free movement of people; the potential for tariffs
                                                        number of objectives:
on trade between the UK and Ireland; supply
chain issues; the economic impact; and currency         • Creating an SME sector that is dynamic
volatility.                                               and innovative.

                                                        • Broadening the enterprise and export
CPA practices will have to play a very strong
                                                          base to ensure that the economy is
advisory role in helping their SME clients through
                                                          resilient, diversified and adaptable.
these challenges, while at the same time ensuring
that their practices remain viable.                     • Supporting the internationalisation and
                                                          market diversification of Irish enterprise
Government support will be crucial for SMEs.              in order to make the economy more
                                                          resilient to external market shocks, such
Government support will be crucial for SMEs until         as Brexit.
COVID-19 is somehow brought under control and
business becomes free from COVID restrictions.          • Grow the capacity of local firms to
The EWSS will be a crucial ingredient; but other          absorb and implement new technologies.
financial aid to enable business deal with issues       • Improve management quality and training
such as building online capability; adapting              in smaller enterprises in order to foster
remote working capability; dealing with a weaker          innovation in order to evolve into new
economy; and coping with the consequences of              products, new markets and new sectors.
whatever type of Brexit materialises.
It would be important to conduct intensive              • Allow SMEs to scale up.
research on the Irish SME sector to identify

                                                                                                           27
CPA Ireland Economic Report

     From a regional economic perspective, SMEs make a very important
     contribution across a range of sectors and activities. This contribution
     can be expanded and would be totally consistent with Government’s
     policy aim of promoting regional economic growth and development.

     The key skills that would need to be developed     Accountancy is on the critical
     would include:
     • Business and commercial law
                                                        skills list, and employers are
     • The tax system                                   struggling to source qualified
     • Wages                                            accountants.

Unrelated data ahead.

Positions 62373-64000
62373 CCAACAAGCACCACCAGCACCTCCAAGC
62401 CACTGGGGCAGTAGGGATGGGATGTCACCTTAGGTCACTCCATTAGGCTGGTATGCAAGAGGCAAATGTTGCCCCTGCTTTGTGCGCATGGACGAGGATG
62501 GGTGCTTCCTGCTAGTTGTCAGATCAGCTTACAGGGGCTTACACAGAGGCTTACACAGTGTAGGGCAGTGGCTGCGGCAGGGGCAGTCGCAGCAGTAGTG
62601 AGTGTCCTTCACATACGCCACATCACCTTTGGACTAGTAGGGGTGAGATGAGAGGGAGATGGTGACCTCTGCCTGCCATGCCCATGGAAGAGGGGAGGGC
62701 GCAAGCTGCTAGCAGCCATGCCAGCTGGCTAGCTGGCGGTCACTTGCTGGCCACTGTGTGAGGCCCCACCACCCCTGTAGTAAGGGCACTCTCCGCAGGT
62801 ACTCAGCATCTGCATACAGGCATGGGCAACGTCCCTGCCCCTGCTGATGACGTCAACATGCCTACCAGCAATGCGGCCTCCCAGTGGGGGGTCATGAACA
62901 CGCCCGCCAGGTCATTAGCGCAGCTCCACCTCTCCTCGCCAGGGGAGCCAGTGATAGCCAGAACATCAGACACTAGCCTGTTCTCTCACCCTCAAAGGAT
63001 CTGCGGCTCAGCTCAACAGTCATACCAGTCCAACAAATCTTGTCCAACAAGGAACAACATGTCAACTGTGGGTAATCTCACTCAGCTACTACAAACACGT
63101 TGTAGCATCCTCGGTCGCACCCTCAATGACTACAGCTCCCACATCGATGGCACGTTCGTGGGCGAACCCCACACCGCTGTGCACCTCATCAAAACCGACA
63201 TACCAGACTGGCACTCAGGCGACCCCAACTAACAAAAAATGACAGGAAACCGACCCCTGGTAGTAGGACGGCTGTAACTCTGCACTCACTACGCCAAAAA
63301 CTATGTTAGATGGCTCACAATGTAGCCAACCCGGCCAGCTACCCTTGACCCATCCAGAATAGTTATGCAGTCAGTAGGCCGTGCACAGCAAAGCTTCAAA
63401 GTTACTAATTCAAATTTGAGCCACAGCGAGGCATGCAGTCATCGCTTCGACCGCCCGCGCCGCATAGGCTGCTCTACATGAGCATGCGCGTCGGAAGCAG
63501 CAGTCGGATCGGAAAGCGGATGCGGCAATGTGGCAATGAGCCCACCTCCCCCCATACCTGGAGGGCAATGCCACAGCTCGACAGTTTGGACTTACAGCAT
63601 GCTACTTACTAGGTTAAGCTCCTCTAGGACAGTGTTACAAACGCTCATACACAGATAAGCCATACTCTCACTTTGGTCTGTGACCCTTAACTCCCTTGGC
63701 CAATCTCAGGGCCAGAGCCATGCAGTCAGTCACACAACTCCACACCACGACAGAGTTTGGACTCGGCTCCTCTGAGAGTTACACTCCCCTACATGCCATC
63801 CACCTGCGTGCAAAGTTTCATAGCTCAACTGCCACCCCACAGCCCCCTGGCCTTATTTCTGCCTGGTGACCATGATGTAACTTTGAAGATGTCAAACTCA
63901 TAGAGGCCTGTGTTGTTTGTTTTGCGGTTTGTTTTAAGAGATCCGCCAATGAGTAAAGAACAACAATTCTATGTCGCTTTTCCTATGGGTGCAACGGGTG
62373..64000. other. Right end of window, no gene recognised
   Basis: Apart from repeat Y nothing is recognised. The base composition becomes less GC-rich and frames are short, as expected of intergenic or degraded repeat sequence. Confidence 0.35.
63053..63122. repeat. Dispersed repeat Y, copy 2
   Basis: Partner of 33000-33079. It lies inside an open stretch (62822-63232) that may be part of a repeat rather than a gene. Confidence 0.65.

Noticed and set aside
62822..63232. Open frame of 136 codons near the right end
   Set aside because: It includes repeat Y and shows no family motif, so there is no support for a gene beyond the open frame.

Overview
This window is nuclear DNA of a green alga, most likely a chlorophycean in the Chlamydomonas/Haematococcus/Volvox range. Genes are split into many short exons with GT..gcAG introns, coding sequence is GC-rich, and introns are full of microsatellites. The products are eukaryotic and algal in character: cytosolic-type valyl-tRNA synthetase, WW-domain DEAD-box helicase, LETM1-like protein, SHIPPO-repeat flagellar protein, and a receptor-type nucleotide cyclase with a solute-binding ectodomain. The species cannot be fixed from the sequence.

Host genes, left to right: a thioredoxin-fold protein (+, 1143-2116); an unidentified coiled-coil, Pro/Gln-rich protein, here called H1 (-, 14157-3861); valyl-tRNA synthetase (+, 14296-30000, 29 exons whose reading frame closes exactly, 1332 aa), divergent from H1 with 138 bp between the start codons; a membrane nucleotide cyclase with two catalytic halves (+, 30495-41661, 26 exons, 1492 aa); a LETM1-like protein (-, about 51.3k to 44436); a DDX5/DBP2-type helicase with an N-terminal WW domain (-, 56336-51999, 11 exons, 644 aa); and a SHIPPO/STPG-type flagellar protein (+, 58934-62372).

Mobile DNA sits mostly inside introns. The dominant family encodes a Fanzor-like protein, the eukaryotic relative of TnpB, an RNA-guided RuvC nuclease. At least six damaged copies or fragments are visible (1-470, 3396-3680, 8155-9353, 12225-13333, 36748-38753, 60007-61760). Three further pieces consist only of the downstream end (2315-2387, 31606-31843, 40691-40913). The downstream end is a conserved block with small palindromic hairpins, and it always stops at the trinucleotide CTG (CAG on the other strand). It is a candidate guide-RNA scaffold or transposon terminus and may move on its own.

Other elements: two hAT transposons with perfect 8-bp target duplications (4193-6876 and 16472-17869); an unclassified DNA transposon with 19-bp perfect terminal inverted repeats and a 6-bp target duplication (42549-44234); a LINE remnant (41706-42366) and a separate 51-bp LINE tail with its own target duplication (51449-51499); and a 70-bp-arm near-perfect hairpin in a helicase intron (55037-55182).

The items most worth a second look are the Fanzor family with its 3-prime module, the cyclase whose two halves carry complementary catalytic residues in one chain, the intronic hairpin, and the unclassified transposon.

• Technology absorption and software packages
     • Engineering skills
     • Marketing skills                                 The situation is being exacerbated at the moment
     • Treasury skills                                  by the economic difficulties that are being faced
     • Research and Development capability              in many sectors of the economy, and a lack of
     • Staff training                                   training options due to COVID-19. Efforts will
     • Market research                                  have to be made to facilitate remote training of
     • Intergenerational business transfer              accountants.

     The development of such skills would upskill and   It is estimated that over 4,000 CPA members
     educate owner-managers and help create a more      advise more than 100,000, or almost 40%, of Irish
     dynamic and resilient SME sector. CPA members      SMEs. CPA members are playing and will have
     must play a key role in this process.              to play an even more important role in providing
                                                        advisory services and helping business recovery.

     The bottom line is that
                                                        CPA members will also have
     many SMEs are now under
                                                        to play a key role in helping
     considerable pressure and need
                                                        business devise and implement
     as much assistance as possible.
                                                        sustainability strategies.
     An issue facing CPA practices and the accounting
     sector in general at the moment is the lack        A shortage of accountants would be disastrous for
     of qualified accountants. CPA Ireland recently     Irish business and the overall economy.
     pointed out that in the decade from 2008, the
     number of new accountancy students fell by 27%,
     and the numbers have not recovered. It estimates
     a shortfall of 15,000 trainee accountants.

28
The Institute of Certified Public Accountants in Ireland

17 Harcourt Street, Dublin         Unit 3, The Old Gasworks
D02 W963, Ireland                  Kilmorey Street, Newry, Co. Down
Phone: 01 425 1000                 Northern Ireland, BT34 2DH
Email: cpa@cpaireland.ie           Phone: +44 (0)28 305 50000

www.cpaireland.ie